3    New evaluation model for decision-making process of municipal governments for disaster management. Kato T, The University of Kitakyushu; Aso H, Infogram Inc.; Shoudai S, Crisis Management Department, City of Kitakyushu; Nakamura A, Fire and Disaster Management Bureau, City of Kitakyushu; Taninobu M, Fire and Disaster Management Bureau, City of Kitakyushu   tkato@kitakyu-u.ac.jp (95)

Abstract: This research will contribute to the disaster management strategies of municipal governments by illustrating the capacity of a municipal government in implementing disaster responses using a network of various departments within the government and with external collaborators. In the disaster response phase, municipal governments must quickly and smoothly process information and coordinate the decision-making process. Although there have been attempts to create an efficient organizational structure for disaster responses, such as the introduction of the incident command system, it is difficult to visualize and quantify the capacity of municipal governments and external organizations in coordinating activities. In this study, researchers developed a standardized list of emergency support functions and created a detailed network diagram of departments within the municipal government which would jointly process the information for each function. These diagrams can be used in a functional exercise to determine if each department was able to process and transmit information to other relevant departments as anticipated and in a timely manner. An ICT system was developed to facilitate the documentation of activities by each department in response to trainings and evaluations of organized disaster responses. These ideas and the ICT system were examined in detail and good results were obtained in one of the largest functional exercises in Japan in January 18, 2014. The functional exercise, which involved 488 personnel, was organized to evaluate the City of Kitakyushu’s disaster responses to large earthquakes and tsunamis, as well as cooperative organizations. Our quantitative evaluation of the exercise suggests the need for further improvements in the logistics of emergency support functions.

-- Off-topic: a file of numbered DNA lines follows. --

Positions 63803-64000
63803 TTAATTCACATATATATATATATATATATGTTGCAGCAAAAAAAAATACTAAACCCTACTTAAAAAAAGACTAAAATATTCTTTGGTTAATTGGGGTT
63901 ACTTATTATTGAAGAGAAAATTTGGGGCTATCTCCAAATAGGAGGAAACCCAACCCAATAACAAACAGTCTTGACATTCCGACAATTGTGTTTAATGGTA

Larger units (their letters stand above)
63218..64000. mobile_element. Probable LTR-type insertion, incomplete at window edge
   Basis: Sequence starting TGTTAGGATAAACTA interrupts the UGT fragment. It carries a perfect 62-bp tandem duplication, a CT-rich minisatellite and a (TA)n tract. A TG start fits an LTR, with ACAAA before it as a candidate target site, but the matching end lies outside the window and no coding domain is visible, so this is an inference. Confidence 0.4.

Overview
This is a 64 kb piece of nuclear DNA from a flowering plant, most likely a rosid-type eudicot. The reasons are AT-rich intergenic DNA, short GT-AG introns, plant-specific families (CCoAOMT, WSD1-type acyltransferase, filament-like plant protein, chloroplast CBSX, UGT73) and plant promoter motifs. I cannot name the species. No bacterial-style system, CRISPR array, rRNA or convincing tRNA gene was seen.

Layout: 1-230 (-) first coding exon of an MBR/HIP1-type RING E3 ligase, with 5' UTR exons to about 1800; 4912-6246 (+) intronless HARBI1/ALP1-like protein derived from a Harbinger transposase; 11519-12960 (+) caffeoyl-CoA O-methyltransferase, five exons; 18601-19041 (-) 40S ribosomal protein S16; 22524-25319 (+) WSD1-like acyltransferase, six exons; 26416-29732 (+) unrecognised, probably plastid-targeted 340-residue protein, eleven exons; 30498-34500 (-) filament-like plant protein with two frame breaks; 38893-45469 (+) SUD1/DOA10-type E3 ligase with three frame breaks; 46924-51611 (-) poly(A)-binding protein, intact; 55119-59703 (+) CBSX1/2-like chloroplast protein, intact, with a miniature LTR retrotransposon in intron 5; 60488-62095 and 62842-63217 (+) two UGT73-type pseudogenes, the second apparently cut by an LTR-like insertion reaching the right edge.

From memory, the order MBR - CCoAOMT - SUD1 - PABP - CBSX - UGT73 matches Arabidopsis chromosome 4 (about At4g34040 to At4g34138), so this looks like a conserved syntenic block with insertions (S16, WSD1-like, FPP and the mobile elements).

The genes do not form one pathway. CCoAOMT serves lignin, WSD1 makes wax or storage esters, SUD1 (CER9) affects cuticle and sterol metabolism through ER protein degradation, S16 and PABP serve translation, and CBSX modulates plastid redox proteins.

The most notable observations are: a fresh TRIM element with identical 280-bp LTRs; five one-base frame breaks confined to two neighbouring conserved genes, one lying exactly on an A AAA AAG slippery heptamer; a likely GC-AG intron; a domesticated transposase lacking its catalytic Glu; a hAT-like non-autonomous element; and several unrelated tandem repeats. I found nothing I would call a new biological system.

4    An analytical framework to assess the “quality of decision” in terms of major risks regulation. Merad M., INERIS; Dechy N., IRSN; Dehouck L., ENS Rennes; Lassagne M., ENSAM Paris   myriam.merad@ineris.fr (241)

Abstract: This paper aims at sharing some lessons learned by practitioners and researchers in terms of risk regulation when facing uncertainties and ambiguities inherent and induced by the occurrence and the management of major risks, either technological, natural or health diseases. On one hand, we have noticed that there are significant differences when analyzing the several frameworks in these domains, either from risk regulations (risk averse approach) and from business point of view (risk taking approach). On the other hand, we have observed how scientific segmentation of problems can increase blindness or some blind spots which can weaken major risks prevention policies. The paper is structured as following. - We will first discuss some key aspects of public risk regulation focusing on how an analytical framework to assess the “quality” of decision process can contribute to a more sustainable major risks’ governance. - We will then describe the different types of risk regulation situations based on real case studies analysis (ex. Air pollution). - We will finally present what we means by “quality of decision process” and conclude by suggesting some key challenges for risk and policy analysts.